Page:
The Governor's Letter


Governor's Objections to the Proposed Rulemaking to Amend the Repository Siting Guidelines (10 CFR 960)

BACKGROUND

On December 17, 1996, DOE issued a Notice of Proposed Rulemaking initiating a major revision to the siting guidelines for a proposed repository for civilian spent fuel and defense radioactive waste. The new guidelines being proposed address postclosure system guideline and preclosure radiological safety system guideline. For additional background see the Advisory published by the Nevada Agency For Nuclear Projects ( NWPO ) and/or DOE's proposed rule ( OCRWM )

The reminder of this page contains Governors BOB MILLER's verbatim comments on the proposed rule. The Governors comments were sent to Secretary O'Leary (DOE) on December 24, 1996 .


BOB MILLER
Governor
STATE OF NEVADA
EXECUTIVE CHAMBER
Capitol Complex
Carson City, Nevada 89710
TELEPHONE
(702) 687-4486
Fax: (702) 687-4486
December 24, 1996
    The Honorable Hazel O'Leary
    The Department of Energy
    Intergovernmental Affairs Office
    CI-30, Room #7B164
    1000 Independence Ave., S.W.
    Washington D.C. 20585
    Dear Secretary O'Leary;
    On Monday, December 16th, the Office of Civilian Radioactive Waste Management (OCRWM) of the Department of Energy published, for public comment, a proposed rule revising 10 CFR 960, General Guidelines for the Recommendation of Sites for Nuclear Waste Repositories. I am writing to express my very strong objection to this action on the following grounds.
    First, the proposed rule does not comply with the clear direction in Section 112(a) of the Nuclear Waste Policy Act, as amended, which requires specific factors that qualify or disqualify any site from development as a repository. It further sets out a number of technical factors which must be addressed by these qualifying and disqualifying conditions, including geology, hydrology, the location of valuable natural resources, nearby atomic energy defense activities, proximity to water supplies and effect on the rights of water users, transportation and safety factors involved in moving the waste to a repository, etc. The proposed rule violates the statute as it does not address these factors and the requisite qualifying and disqualifying conditions.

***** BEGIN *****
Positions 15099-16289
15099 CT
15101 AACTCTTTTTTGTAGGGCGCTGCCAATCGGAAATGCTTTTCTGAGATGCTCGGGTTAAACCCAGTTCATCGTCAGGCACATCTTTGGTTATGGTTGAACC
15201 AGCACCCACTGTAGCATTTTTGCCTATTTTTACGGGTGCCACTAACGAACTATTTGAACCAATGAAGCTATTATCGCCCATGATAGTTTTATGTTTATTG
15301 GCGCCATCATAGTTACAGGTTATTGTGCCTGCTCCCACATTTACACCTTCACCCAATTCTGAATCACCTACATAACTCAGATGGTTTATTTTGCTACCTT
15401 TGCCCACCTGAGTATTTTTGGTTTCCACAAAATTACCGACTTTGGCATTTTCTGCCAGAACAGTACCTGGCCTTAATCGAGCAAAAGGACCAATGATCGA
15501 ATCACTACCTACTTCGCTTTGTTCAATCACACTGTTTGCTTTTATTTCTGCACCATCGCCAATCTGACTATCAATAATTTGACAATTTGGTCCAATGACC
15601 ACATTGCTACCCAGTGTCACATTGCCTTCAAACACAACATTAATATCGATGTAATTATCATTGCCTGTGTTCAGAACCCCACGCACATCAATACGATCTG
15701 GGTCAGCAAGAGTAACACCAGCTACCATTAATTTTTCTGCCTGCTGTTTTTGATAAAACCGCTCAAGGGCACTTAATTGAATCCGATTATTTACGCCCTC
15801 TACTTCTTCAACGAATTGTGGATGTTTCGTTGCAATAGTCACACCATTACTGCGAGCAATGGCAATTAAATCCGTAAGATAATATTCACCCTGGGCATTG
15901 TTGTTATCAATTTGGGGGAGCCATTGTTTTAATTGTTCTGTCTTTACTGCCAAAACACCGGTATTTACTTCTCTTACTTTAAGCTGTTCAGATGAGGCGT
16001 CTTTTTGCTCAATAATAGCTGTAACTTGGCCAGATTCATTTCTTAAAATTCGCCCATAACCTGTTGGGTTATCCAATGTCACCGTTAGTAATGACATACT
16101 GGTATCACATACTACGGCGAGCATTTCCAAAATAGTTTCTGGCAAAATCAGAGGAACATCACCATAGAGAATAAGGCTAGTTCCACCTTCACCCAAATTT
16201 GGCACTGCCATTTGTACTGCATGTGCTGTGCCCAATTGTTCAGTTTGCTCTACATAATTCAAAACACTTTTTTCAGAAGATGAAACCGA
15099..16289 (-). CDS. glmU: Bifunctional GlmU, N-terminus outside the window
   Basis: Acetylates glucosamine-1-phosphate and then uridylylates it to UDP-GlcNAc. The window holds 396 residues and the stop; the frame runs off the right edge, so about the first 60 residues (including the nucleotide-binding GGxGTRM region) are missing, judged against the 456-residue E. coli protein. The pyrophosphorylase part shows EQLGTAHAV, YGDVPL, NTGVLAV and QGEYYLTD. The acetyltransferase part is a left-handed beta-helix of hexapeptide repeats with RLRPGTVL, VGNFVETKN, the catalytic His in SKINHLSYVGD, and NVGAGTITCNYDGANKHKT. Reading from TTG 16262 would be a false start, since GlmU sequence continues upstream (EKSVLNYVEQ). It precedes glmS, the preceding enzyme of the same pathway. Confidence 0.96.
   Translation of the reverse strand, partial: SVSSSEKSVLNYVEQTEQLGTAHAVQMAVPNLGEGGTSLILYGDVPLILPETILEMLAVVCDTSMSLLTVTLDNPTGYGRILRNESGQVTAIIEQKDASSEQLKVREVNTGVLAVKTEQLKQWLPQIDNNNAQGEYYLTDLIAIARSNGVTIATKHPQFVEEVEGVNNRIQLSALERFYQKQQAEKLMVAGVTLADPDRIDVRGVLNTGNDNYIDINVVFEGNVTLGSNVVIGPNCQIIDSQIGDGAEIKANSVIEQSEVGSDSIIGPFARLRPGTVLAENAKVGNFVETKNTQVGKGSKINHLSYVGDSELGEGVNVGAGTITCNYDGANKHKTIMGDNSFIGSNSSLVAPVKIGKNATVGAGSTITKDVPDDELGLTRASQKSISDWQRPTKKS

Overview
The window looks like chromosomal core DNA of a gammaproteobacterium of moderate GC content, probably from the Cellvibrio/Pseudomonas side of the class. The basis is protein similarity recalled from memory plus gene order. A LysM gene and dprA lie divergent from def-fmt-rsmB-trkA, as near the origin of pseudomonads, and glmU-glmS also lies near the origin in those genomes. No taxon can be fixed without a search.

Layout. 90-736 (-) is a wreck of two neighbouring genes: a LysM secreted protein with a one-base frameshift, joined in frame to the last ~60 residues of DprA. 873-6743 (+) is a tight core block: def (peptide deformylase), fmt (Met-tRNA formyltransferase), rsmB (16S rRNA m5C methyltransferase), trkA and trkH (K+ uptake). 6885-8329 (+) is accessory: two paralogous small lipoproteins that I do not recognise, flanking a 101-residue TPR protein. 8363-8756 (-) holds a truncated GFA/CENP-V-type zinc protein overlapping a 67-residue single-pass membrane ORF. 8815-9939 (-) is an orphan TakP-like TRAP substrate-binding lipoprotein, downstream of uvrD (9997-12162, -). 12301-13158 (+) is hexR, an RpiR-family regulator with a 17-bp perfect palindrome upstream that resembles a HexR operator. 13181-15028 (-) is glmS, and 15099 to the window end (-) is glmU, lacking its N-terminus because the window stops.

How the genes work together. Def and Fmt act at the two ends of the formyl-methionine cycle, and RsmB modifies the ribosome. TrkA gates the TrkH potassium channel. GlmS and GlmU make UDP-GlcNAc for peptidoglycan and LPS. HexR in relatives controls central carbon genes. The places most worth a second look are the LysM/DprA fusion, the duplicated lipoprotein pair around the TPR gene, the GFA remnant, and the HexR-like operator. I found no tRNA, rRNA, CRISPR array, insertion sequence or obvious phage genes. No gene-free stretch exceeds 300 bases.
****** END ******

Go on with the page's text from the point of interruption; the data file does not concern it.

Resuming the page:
Second, the Guideline revision substitutes, for these specific factors, a more general system analysis approach. OCRWM is proposing that, if the overall performance at Yucca Mountain can be shown to meet the yet-to-be promulgated Environmental Protection Agency radiation standards, then the site should be recommended for development as a repository. Not only does this approach violate the clear direction in the statute, but it ignores the same technical factors described above that are not capable of being evaluated in a total systems performance assessment.
    One can only assume that the Department of Energy officials believes that Yucca Mountain would be disqualified as a repository under the existing Section 112(a) guidelines. This approach appears to continue a very disturbing tradition of this program: If Yucca Mountain can't meet the safety rules - then change the rules.
    Madam Secretary, this approach is totally unacceptable, and the proposed rule should be withdrawn. This is simply too important an issue to substitute a new, subjective approach to determining the suitability of Yucca Mountain, one that is of DOE's own making, for the clear, objective approach that Congress prescribed in adopting section 112(a) of the Nuclear Waste Policy Act of 1982, as amended.
    The proposed approach, if adopted, will result in legal challenge by the State of Nevada and further erode the credibility of an already controversial program. This attempt to rewrite the law to eliminate the need to consider and evaluate important factors which, if present as they appear to be, would compromise the safety of the site and of the citizens of this state far into the future, something that I, as Governor, will not allow to happen.

    Sincerely;
    Bob Miller
    Governor

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